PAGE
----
1) Identity. This is a huge one. It can be almost insuperable. The basic problem is that our very identity gets so intertwined with this or that church structure that putting a question mark next to the church amounts to putting a question mark next to us. To say “this whole church structure is wrong” amounts to saying “we are wrong, our whole life is wrong”. Our lives become so bound up with the structures that, if someone threatens to take away these structures, or in any way seriously question them, it leaves us with (it seems) nothing; it takes away our whole sense of self, of meaning, of purpose.

This identification with the church is especially common among those who make their living from the church, either as clergy or as teachers/academics. Church professionals spend their entire life shaping their persona, friendships, social circles, reputation, relationships – even physical looks! – around a certain church structure. They become truly part of that structure.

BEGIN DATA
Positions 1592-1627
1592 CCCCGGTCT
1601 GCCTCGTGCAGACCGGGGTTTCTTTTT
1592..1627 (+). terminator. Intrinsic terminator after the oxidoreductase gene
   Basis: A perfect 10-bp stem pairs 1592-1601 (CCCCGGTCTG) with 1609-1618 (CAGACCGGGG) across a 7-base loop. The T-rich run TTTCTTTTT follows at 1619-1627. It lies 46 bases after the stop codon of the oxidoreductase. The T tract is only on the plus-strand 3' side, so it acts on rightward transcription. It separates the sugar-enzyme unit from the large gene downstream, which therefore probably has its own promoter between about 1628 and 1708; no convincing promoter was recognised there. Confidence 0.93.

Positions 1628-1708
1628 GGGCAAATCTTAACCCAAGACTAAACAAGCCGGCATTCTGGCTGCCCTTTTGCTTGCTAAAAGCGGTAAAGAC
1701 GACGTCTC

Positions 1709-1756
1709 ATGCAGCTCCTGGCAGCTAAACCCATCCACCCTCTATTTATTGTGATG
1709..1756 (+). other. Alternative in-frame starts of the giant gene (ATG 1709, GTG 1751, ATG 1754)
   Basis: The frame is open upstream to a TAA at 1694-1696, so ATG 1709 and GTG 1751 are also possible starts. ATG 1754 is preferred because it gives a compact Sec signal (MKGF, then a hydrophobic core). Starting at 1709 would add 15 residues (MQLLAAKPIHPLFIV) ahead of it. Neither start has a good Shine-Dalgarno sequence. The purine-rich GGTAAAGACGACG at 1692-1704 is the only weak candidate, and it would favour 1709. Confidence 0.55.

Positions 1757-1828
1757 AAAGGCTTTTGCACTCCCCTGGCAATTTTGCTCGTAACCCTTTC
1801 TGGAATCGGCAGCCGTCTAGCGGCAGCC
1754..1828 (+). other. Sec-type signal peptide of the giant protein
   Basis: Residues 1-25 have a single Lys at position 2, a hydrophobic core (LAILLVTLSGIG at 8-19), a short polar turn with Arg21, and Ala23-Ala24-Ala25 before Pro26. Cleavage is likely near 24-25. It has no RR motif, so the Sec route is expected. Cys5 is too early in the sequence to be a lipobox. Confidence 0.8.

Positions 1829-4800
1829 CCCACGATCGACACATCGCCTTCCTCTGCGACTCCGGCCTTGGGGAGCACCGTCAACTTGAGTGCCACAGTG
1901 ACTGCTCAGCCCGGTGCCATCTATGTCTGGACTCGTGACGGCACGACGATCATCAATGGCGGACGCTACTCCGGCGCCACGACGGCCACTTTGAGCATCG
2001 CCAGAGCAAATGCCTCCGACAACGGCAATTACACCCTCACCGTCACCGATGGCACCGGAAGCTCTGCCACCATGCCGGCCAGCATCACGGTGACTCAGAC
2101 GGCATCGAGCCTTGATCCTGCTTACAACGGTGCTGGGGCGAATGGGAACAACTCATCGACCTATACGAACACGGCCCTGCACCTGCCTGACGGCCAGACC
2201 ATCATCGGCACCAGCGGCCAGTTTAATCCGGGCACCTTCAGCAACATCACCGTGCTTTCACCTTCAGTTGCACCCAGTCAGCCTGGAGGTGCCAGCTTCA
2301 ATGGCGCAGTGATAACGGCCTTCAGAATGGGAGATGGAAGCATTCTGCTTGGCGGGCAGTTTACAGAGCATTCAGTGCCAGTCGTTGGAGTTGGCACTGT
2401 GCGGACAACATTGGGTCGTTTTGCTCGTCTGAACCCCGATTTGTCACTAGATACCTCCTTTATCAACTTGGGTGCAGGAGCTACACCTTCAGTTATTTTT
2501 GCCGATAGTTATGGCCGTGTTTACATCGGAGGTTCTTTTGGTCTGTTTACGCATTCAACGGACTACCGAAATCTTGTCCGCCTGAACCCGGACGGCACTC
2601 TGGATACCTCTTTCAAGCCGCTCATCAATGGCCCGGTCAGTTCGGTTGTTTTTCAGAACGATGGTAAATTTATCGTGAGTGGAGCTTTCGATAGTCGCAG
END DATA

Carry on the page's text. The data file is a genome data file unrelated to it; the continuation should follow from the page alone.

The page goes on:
Obviously this makes reform extremely difficult. It especially compromises the possibility of “reform from within”. If our identities become deeply enmeshed in an institution, do we become incapable, on a psychological level, of engaging in critique of that institution beyond the most superficial levels? Or are we almost compelled to promote and defend the church?  And do we do this even if, on other levels, our beliefs tend in a very different direction? I myself have experienced this struggle, and seen it in others many times.